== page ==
It's been three years since Tampa based Mike Lane transitioned from the life of a stripper - his stage name being Magic Mike - to his dream of starting his own custom furniture business, those three years mixed in terms of the goods and bads for him personally. His ex-troupe, the Kings of Tampa, minus who was their boss, Dallas, stop off in Tampa from their current home base in Miami on a road trip to a stripper convention in Myrtle Beach. As the remaining troupe members are nearing the end of their stripping lives, they, like Mike, who are at an advanced age beyond that of most strippers, they see this convention as their final hurrah in this life. Mike decides to join his old friends on the road trip to this send off. The current troupe members start to have their own dreams about their futures in being with Mike, while Mike has his own envy of his friends in his current life not being everything he hoped it would be. But especially without Dallas at the helm, the troupe members are...Written by
American actor and former bodybuilder Christian Boeving appeared in the film but his scenes were edited out in post-production. See more »
I've got a little treat for y'all tonight. It's the man I knew as White Chocolate. Some might know him as Magic Mike. We gonna see if he still got some magic in that Mike. You down for a little fun tonight? Have a seat. Mike?
Come on, let's not do this.
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The film opens with the mid-1970's Warner Brothers logo. See more »
2012's Magic Mike wasn't exactly about the stripping. Sure, it features a lot of it, but the real center of the movie was the lifestyle of its main character, Mike. This latest installment showcases more of the crew and how they put up the show. It's more choreography driven than some commentary, which actually made it more appropriate to this material. It still has the stunning style of the first one, though it mostly feels quite forced, but if the movie tries to be itself, then there it actually shines. Magic Mike XXL indeed brings much of what you expect from it.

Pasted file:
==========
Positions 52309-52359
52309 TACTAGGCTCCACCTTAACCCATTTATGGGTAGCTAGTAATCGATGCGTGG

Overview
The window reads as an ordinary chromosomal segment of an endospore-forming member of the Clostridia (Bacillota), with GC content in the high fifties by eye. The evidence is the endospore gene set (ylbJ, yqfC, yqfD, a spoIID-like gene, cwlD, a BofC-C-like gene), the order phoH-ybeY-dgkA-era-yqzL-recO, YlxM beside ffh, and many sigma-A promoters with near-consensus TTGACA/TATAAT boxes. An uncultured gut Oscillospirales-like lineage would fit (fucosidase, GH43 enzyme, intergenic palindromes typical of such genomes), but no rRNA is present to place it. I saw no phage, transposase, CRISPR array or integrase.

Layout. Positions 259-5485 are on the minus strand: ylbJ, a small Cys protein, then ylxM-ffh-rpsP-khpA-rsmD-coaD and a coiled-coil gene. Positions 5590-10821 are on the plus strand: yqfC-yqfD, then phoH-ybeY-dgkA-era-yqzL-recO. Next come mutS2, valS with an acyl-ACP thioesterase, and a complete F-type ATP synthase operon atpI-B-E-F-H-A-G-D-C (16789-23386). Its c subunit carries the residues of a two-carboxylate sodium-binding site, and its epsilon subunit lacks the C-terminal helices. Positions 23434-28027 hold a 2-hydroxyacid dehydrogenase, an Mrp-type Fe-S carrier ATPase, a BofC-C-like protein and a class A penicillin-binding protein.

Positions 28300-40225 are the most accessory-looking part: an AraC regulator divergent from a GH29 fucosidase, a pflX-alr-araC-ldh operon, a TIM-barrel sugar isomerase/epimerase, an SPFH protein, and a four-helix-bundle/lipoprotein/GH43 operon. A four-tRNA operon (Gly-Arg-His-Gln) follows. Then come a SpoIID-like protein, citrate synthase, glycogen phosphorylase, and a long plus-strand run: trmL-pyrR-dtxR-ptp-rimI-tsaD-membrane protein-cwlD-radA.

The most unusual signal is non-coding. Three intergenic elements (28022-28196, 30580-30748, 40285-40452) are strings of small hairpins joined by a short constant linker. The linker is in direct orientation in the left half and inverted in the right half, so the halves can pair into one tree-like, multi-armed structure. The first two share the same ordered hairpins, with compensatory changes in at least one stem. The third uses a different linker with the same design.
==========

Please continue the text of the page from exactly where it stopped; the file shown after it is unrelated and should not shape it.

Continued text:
While the first movie basically shows the art of its aesthetics, this sequel rather shows the art of stripping. The story isn't quite remarkable; it's so simple that it's nothing more than an excuse to show more of these acts, which is both a good thing and otherwise. But really, that's what the target audience really came here for. Just like the first one, it's all atmosphere than following a plot. We just see these characters trying to get along, hint some commentary, and do some stripping. The difference however is the stripping is the real showcase, as in the direction and choreography improves within that aspect which makes these performances speak what this movie is truly about. People would immediately think that this would only appeal female viewers, but even as a straight man as I am, I would actually be impressed by the choreography displayed on those scenes.
The direction does try to keep Soderbergh's style going in this sequel, though only eschewing the intense sepia and welcoming other colors on the daylight. The new style is sometimes indefinite, specifically the vague lighting in some scenes, but then, the movie eventually breaks the pretense once the characters start dancing on screen, having more focus on their moves, and of course, bodies. Star, Channing Tatum, still has the charm as he always has. The other performers also get their characters expanded, staying natural whenever they bond and fight off on screen, treating them beyond than typical eye candy compared to the first one.
Many may call Magic Mike XXL a totally needless sequel or a cash grab for those who seek for more endless dose of shirtless men, but I believe this movie actually exists to make up for its own value. The story may not be as meaty as its predecessor's, but it shows everything what its audiences actually wanted for it. And it is done elegantly, proving that stripping apparently has more to offer than just lust for flesh. It sounds incredibly weird if you say it that way, but looking at these performances seems like this is an art that we didn't see coming. Again, there's nothing remarkable about the story, though if you're curious about the appeal of this career, then it gives a room for fascination.
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